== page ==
What Is Xanthan Gum And What Is It Doing In Your Hair Products

When it comes to hair care products, there's a lot to take into consideration. There are brands to know, including what they believe in as a company, what kind of products they make, and what specialities they focus on. There are countless ingredients to research so that you know what you're putting in your hair and on your scalp. In fact, there are even certain ingredients you can look out for if you want certain results, such as extra smooth hair. There are also specialty products, such as hypoallergenic ones. It's a lot to take in, but if you take it one ingredient or a product at a time, it becomes a lot less overwhelming.

One product that's in most hair products is xanthan gum, but unlike how it sounds, it's not a kind of chewing gum, although you've probably heard of it because of the food world. According to Healthline, xanthan gum is used as a stabilizer and/or thickener in a lot of foods, and it's possible that it even lowers cholesterol. But what exactly is it? As it turns out, it's created by fermenting sugar with a specific bacteria (Xanthomonas campestris). "When sugar is fermented, it creates a broth or goo-like substance, which is made solid by adding an alcohol. It is then dried and turned into a powder," Healthline explained. "When xanthan gum powder is added to a liquid, it quickly disperses and creates a viscous and stable solution." These properties are why it's becoming increasingly popular for it to be used in gluten-free food products. But how does the product relate to hair care?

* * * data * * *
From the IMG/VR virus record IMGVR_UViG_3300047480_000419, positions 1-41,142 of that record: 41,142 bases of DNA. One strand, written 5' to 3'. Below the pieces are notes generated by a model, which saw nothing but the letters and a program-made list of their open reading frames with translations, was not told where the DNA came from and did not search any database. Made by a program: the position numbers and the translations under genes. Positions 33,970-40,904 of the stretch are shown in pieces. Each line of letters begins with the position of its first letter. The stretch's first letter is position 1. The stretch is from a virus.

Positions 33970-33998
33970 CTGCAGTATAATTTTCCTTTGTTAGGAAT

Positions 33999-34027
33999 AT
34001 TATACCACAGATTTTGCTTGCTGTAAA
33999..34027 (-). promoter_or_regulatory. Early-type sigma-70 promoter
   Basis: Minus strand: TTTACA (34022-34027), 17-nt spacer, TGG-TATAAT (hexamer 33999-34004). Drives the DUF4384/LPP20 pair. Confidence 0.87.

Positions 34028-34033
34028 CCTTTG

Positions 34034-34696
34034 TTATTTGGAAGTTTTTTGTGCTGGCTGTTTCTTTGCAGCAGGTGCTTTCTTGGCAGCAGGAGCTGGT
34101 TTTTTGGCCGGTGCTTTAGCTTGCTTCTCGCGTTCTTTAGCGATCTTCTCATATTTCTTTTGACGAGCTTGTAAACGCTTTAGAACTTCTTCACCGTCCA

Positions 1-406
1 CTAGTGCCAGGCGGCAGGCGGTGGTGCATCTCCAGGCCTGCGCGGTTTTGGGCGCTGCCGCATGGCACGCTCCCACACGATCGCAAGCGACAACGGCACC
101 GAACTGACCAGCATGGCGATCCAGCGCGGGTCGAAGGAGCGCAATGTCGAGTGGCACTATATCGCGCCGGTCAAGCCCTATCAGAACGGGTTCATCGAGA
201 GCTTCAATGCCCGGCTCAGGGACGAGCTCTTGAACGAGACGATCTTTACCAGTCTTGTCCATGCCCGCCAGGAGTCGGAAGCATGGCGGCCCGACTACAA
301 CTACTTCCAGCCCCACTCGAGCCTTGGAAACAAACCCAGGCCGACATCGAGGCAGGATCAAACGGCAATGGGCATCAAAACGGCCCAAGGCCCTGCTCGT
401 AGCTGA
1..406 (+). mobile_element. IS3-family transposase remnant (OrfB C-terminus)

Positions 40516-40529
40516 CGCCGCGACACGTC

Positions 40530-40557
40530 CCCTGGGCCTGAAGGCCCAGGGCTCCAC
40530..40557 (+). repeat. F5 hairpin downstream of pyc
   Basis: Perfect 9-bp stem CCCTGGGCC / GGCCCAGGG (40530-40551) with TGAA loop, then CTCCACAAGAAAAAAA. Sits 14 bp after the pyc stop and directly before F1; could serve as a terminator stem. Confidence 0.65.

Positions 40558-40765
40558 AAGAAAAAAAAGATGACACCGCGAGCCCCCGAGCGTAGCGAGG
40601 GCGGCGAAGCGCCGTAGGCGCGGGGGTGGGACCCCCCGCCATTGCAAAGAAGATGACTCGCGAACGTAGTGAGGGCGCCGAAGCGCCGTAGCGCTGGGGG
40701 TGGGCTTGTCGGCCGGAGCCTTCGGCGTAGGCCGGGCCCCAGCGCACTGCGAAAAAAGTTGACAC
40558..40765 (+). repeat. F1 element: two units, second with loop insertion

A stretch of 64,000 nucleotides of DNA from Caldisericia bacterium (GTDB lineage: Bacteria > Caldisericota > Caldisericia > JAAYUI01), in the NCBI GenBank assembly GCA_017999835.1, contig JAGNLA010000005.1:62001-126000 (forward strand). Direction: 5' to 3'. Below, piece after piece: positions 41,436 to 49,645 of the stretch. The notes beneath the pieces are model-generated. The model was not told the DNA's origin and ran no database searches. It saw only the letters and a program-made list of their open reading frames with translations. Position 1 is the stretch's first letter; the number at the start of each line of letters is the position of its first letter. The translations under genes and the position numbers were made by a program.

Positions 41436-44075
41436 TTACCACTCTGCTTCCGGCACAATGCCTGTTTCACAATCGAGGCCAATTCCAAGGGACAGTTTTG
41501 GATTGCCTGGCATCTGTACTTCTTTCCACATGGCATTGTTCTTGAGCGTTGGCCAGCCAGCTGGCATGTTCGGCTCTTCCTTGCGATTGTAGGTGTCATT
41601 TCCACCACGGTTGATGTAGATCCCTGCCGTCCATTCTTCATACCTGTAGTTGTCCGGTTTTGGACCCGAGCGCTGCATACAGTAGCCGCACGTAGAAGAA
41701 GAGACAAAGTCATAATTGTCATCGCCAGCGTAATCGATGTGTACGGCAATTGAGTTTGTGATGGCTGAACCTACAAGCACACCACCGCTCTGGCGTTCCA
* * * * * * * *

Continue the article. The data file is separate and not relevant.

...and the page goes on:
Xanthan gum is the superhero we never knew was saving our scalps

Xanthan gum is a powerful tool in food production, especially as more people move toward gluten-free diets, but its use in hair products may still seem perplexing. As it turns out, it does something similar in hair products that it does in food. According to Byrdie, xanthan gum acts as an emulsifier in hair products. It's a stabilizing agent and thickener just as it operates in food, yet it also emulsifies, meaning that it holds all of the product's ingredients together in a cohesive liquid while simultaneously ensuring that all of a product's active ingredients work in tandem. "I think of it as the egg inside cakes that holds it together after it is baked," Nava Greenfield, MD, explained.

Xanthan gum isn't known to have any negative side effects, per Byrdie, meaning that it can be used by anyone as long as they don't have an allergy to it. Xanthan gum is often derived from corn, soy, dairy, and wheat, so be wary if you have any of these allergies. Similarly, it's not known to negatively interact with any other hair product ingredients, which is why it's in so many products.

In addition to xanthan gum's molecular aid in hair products, it's suspected to be able to lock oils into hair, so people with a dry scalp and hair may be able to benefit from its properties.